Assigning and communicating roles for agency team members

Clients often want to know who at the agency does what. It might be because they want to understand the work that they’re getting, but it also might be because they want to go directly to individuals for certain things.

Chip and Gini tackle this important topic in this episode of the Agency Leadership Podcast.

You need to be clear with your team about what their individual roles are so that there isn’t confusion. There needs to be a single person responsible for the completion of each task (even if they need to work with others to accomplish it). 

But how do you handle clients who want this level of detail? It’s fine to communicate the expertise that you have, but be careful about locking yourself in to specific team members doing work for that client. Sometimes the agency’s needs change and as long as you continue to deliver a quality product, it shouldn’t matter to your clients.

Chip and Gini also argue that it is important to have a primary point of contact for each client with your agency so that they aren’t asking for lots of individual items from team members that could get lost in the cracks and not done — or completed but not properly recorded as work done for that client.

The following is a computer-generated transcript. Please listen to the audio to confirm accuracy.

Chip Griffin 

Hello, and welcome to another episode of the Agency Leadership Podcast. I’m Chip Griffin,

Gini Dietrich 

and I’m Gini Dietrich,

Chip Griffin 

and I’m going to talk about what your role should be on this podcast and what my role should be

Gini Dietrich 

awesome podcasts can’t wait right after this.

Chip Griffin 

So I think we’re going to put you in charge of video editing and all the technical side of things. How does that sound to

Gini Dietrich 

you? Great. No problem.

Chip Griffin 

All right, cool. What should I do?

Gini Dietrich 

Oh, you should do promotion and distribution?

Chip Griffin 

Oh, okay. All right. Sure. Anyway, people don’t really care what our roles are in this podcast. Because really, a it’s not that difficult and be not that interesting. But what, what is interesting is the roles on your agency team. And when you’re working with clients, how do you define the roles of your team? How do you communicate those roles to the client? And how do you set yourself up for success? So we’re going to talk about roles in the client context? In today’s episode?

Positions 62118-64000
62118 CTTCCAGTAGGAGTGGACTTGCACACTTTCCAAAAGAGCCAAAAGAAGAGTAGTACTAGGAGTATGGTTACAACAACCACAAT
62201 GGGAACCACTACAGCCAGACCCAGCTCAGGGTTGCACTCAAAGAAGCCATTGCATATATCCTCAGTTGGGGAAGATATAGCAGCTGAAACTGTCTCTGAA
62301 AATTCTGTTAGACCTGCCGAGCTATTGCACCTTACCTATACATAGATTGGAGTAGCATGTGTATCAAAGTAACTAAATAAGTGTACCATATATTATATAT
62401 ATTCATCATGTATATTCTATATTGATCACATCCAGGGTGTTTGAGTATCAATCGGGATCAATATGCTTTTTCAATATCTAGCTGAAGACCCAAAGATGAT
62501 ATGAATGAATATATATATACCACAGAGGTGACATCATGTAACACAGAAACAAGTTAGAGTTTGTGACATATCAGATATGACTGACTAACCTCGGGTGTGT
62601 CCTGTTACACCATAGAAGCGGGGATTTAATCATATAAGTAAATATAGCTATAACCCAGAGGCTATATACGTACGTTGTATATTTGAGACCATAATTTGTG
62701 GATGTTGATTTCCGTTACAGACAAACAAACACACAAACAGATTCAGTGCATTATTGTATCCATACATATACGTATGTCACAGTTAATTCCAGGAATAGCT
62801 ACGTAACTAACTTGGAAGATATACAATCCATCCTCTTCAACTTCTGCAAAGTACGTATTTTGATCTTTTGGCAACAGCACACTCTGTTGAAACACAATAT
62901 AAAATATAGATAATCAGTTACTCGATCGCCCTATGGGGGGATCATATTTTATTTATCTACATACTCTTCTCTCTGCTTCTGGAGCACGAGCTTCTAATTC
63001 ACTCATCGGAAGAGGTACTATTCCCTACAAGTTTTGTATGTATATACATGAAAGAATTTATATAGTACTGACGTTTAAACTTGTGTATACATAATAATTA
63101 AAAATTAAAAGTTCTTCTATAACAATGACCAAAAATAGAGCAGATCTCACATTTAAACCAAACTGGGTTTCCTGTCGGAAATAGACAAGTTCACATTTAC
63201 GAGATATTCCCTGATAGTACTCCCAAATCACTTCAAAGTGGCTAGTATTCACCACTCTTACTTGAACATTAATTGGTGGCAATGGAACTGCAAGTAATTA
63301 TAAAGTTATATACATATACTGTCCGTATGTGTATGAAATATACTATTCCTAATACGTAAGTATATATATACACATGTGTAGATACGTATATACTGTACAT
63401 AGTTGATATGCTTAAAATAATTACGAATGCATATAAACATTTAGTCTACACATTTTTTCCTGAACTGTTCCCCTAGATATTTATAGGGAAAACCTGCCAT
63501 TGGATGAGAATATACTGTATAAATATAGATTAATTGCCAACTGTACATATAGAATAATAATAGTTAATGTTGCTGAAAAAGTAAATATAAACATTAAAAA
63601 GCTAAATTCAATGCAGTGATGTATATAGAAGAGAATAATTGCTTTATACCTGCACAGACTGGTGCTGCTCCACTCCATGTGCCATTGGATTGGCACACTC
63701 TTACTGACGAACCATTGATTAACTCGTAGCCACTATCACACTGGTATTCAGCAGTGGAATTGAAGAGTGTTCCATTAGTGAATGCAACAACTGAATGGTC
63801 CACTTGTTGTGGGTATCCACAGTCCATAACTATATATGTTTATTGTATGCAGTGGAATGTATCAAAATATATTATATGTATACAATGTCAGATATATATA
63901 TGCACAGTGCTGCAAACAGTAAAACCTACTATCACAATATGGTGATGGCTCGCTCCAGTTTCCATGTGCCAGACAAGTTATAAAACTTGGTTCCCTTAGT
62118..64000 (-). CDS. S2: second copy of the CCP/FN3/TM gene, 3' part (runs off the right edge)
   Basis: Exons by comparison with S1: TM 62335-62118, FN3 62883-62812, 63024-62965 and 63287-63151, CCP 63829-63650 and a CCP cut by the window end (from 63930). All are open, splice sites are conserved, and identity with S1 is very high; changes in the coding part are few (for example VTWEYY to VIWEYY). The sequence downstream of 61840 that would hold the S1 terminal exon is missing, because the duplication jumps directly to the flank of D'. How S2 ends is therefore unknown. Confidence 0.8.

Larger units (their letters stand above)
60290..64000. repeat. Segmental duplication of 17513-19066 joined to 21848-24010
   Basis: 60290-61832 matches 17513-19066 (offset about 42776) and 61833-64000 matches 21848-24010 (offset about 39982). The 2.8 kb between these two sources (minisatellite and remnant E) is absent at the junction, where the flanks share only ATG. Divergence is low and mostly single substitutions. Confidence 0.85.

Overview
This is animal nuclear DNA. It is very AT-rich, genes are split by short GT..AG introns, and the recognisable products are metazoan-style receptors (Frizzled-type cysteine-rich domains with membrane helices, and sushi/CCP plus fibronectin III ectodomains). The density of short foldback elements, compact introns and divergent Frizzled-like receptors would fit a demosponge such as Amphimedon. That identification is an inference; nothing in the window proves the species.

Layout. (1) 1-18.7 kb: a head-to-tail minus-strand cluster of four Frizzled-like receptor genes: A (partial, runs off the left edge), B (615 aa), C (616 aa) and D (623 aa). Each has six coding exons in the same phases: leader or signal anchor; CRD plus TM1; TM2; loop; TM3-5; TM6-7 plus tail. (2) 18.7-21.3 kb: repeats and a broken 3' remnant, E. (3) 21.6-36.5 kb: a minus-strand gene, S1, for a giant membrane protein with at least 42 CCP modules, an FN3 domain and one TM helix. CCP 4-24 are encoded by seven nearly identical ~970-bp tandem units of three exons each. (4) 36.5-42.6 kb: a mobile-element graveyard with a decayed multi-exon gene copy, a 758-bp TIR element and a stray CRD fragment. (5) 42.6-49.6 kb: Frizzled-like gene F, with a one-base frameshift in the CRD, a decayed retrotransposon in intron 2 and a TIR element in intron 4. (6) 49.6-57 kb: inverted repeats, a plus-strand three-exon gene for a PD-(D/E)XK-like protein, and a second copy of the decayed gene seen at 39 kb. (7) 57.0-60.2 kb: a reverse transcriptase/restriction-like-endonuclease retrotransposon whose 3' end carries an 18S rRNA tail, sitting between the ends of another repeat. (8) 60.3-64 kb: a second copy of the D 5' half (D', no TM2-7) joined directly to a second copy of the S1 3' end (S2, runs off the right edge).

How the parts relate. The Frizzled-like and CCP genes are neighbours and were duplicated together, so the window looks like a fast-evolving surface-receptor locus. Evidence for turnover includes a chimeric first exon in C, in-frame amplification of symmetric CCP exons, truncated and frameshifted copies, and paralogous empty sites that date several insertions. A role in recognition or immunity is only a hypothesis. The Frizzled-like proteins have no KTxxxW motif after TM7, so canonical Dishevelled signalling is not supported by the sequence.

Gini Dietrich 

Yeah, I think it’s really like anything else, right? It’s setting expectations, it’s communicating correctly, it’s it always makes me laugh, that communicators are not particularly great communicators sometimes. And making sure that your client understands, like, I go to this person for this, or this person for this, otherwise, you get wrapped into the same thing that many of us get wrapped into, which is they come to you for everything. And that should not

Chip Griffin 

happen. Well, and the first thing, you know, like everything else that we talked about on the show is you need to figure out what your role is, right? Because we’re talking to small agencies where the owner is an important piece of the team for everything in some fashion. And so you need to figure out, do you want to be the main client contact on things and you want to be focused on client delivery? Do you prefer to be more behind the scenes and only drop in from time to time instead, you’re going to focus on running the business? And there is no right or wrong answer. I know, some folks will say, Well, you know, if you’re the agency owner, you can’t be spending more than half of your time on client service. And look, I think in an ideal case, that’s probably how it should be. At the same time. If that’s not what you like to do, then you should change that, right? I mean, again, what I always say, why bother owning your own business? If you can’t define your own job, right? It’s not right, that you just look at someone who said, well, as an owner, you should spend 50% on client service 25% on business development 25%, on administering the business, and that’s the way it should be. And if you hate business development, you don’t want to spend two and a half percent of your time on it. 25, right. Maybe you love client service. And so you want to spend three quarters of your time on doing just enough to keep things going. As the owner, however you want to structure it, that’s up to you.

Gini Dietrich